South African taxpayers note improvements in some Sars processes

17th September 2021 By: Tasneem Bulbulia - Creamer Media Reporter

Over the past few years, South Africa’s tax landscape has undergone significant change, with a number of  leadership, structural and policy changes; and moreover, the Covid-19 pandemic has impacted government coffers, disrupted businesses and placed tremendous financial strain on individuals.

In response to this, government has introduced a number of  economic measures, including tax relief, to protect businesses and alleviate financial pressure on vulnerable employees.

These are some of the key highlights from the fourth edition of firm PwC’s Annual Taxing Times Survey.

The survey was created to benchmark corporate taxpayers’ experiences when dealing with the South African Revenue Service (Sars).

The latest survey was conducted between May and June. A total of 159 respondents completed the survey.

Taxpayers from across 21 industries participated in the survey, with the financial services sector being the biggest contributor.

“This year’s results were telling, as they tested taxpayer perceptions regarding interactions across a multitude of channels with Sars in challenging times.

“In some areas the results were positive, such as a significant improvement in the turnaround time of Voluntary Disclosure Programmes (VDPs) and value-added tax refund pay-outs.

“In other areas, however, such as finalising audits, service delivery, delays in settlement proposals, as well as overall communication with taxpayers, Sars did not fare well,” PwC partner and Tax Controversy & Dispute Resolution Africa lead Elle-Sarah Rossato says.

The report presents respondents’ feedback across the following areas – VDP, issues faced by corporates in managing audits and disputes, the re-capacitation of the high wealth individual taxpayers’ unit at Sars, Sars’ service delivery and the impact of the Covid-19 measures on respondents’ tax affairs.


In terms of the audit process, over half (54%) of survey participants felt that they were extremely likely to be selected for an audit or verification by Sars following the submission of their corporate income tax returns.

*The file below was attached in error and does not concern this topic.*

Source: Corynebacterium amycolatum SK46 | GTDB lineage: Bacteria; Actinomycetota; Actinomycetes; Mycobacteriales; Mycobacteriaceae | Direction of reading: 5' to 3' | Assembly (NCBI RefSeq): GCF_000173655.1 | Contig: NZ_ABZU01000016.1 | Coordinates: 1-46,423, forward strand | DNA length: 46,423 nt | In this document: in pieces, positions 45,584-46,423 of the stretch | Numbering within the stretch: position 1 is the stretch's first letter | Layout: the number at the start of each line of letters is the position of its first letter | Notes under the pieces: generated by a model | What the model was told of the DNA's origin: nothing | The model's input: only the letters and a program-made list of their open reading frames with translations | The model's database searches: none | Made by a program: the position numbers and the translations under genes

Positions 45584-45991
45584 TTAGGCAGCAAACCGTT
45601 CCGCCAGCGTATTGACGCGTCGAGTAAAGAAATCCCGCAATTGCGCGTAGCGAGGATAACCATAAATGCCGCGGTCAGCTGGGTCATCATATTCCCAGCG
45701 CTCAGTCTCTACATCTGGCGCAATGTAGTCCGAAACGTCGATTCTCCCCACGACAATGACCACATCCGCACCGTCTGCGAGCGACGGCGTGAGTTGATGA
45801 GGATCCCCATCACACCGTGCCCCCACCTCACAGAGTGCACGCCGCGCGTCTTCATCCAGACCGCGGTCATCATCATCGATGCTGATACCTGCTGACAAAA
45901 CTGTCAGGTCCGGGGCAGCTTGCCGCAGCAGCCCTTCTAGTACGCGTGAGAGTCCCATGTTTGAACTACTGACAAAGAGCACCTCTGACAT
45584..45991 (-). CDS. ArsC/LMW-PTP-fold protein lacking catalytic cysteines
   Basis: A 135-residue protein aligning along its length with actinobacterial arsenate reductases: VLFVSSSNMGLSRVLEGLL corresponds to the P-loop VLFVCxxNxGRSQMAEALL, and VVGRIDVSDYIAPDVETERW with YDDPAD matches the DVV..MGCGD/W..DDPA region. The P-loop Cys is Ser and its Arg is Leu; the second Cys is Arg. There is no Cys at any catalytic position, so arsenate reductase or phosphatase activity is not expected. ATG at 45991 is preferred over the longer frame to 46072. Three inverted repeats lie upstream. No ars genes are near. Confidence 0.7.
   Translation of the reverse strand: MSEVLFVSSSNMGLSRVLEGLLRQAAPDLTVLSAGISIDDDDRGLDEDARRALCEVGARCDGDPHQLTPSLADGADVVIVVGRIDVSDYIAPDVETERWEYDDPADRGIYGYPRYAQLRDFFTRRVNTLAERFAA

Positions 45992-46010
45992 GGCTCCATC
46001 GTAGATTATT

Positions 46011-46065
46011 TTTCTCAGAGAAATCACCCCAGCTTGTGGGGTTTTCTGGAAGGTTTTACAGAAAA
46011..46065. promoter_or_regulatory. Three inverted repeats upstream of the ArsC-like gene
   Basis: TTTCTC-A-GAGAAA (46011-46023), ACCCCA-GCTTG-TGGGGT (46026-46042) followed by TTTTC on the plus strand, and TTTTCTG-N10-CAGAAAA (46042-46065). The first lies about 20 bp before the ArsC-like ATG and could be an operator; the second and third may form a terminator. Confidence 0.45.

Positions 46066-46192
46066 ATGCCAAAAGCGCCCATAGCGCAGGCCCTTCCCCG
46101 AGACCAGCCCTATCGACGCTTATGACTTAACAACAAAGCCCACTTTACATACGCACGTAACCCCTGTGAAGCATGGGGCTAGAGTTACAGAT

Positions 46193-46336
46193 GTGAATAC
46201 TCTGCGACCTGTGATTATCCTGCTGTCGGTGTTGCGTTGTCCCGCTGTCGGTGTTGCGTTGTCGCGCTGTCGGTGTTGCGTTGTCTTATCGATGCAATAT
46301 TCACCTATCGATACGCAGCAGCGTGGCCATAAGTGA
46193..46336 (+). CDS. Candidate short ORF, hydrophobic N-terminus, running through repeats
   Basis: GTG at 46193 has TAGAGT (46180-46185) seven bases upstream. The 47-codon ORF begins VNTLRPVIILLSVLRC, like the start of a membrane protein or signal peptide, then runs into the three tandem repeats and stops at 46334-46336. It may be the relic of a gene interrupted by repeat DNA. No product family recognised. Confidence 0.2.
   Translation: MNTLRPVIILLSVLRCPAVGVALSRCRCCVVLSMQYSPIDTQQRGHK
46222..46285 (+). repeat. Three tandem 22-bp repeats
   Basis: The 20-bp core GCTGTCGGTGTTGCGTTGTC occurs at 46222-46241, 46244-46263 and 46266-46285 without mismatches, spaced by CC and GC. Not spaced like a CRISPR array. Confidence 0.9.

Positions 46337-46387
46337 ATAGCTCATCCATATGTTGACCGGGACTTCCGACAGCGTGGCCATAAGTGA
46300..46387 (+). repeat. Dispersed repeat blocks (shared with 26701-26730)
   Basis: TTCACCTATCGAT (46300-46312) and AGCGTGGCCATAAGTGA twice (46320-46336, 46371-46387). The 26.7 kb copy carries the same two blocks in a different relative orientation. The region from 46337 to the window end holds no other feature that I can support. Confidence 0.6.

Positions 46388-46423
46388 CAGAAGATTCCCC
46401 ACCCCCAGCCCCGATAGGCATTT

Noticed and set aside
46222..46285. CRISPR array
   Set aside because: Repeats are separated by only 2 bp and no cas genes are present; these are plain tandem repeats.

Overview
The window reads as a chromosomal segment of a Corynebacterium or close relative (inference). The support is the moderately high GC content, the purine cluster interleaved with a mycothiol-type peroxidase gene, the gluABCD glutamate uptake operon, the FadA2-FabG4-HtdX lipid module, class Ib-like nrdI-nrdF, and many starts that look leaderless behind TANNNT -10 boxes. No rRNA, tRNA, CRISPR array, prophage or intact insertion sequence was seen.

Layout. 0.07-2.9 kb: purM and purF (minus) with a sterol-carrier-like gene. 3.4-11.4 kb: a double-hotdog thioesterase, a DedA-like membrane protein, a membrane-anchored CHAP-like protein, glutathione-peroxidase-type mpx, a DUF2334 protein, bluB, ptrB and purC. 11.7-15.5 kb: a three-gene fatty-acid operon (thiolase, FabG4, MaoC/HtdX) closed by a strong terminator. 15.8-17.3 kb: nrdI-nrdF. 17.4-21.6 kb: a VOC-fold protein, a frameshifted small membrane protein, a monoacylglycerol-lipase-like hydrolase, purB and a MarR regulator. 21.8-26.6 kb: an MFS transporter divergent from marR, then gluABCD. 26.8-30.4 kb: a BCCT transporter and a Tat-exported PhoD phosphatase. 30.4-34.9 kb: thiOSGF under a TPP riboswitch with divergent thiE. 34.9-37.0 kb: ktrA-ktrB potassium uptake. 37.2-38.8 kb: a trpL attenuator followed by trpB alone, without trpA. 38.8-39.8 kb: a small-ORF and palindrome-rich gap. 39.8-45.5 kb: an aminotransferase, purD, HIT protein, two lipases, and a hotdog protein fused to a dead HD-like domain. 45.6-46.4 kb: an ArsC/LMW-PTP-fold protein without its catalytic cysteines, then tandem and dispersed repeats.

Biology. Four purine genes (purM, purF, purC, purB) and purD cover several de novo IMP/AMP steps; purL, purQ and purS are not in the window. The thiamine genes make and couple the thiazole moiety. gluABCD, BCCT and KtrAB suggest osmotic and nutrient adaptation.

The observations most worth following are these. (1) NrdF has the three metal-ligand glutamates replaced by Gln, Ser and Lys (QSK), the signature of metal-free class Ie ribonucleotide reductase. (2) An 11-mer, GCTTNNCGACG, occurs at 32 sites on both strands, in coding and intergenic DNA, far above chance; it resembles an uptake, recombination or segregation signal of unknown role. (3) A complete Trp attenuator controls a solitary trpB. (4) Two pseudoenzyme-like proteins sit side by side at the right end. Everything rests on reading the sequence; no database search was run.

That compares with 48% in 2020.

This year’s results also showed that only 32% of respondents had had their income tax verifications finalised in one to three months, which was a sharp decline from 49% in 2020, and 43% in 2019.

The report also found that the VDP facilitated a process in which taxpayers voluntarily disclosed prior defaults or understatements and made full disclosure of their tax affairs, thereby relieving Sars from having to engage in time-consuming audits.

This year, 40% of survey respondents said they had made use of the VDP process, a decrease from 46% in 2020.

Only 27% of taxpayers reported that their VDP was finalised within three months, while 21% stated that their VDP application was finalised more than 12 months later.

For Sars’ delivery process, more than half of survey participants (57%) believed the Sars Service Charter made ‘no difference’ to the quality of Sars’ service delivery.

The majority of  respondents (97%) believed Sars’ official key performance indicators should be linked to the Service Charter to incentivise improved performance by Sars officials.

In terms of Covid-19 measures, half of the respondents believed Sars and the National Treasury had not done enough to assist taxpayers with tax relief during the pandemic and lockdown to relieve liquidity and promote business continuity.

Twenty-five per cent of survey participants stated that they reduced or discontinued pay-as-you-earn payments and 20% discontinued or reduced their provisional tax payments.

When asked whether Sars was equipped to handle their company’s queries or service-related issues during lockdown, only 4% of respondents felt Sars was always equipped, while 32% believed Sars was never equipped to handle their queries.

The survey analysed respondents’ responses to questions concerning deterrence, complexity of the tax system, and fairness and trust, each of which influence taxpayer behaviour and the tax authority’s success in collecting revenue.

The majority of respondents (92%) believed it was somewhat likely or extremely likely that they would be audited by Sars during the tax year. This was an increase from 89% in 2020. This increase was expected to lead to increases in future tax compliance.

Notably, 67% of respondents stated that public trust had not been restored in Sars. Only 16% believed that it had been restored.

Lastly, in terms of the revitalisation of the high wealth individual taxpayers’ unit, survey participants were asked if they believed this revival and renewed focus on high-income earning taxpayers would assist in closing the tax gap.

Almost half (47%) believed it would, 36% said it would not and the remaining 16% indicated that they somewhat believed this measure would assist in closing the tax gap.

Survey participants were asked what they thought Sars should do to improve its service to taxpayers.

This year, 18% said Sars should improve the technical skills of its officials, as opposed to 55% last year.

Similar to last year, 23% of respondents believed Sars should employ more staff and improve turnaround times, and 22% stated that facilities to communicate with Sars should be improved.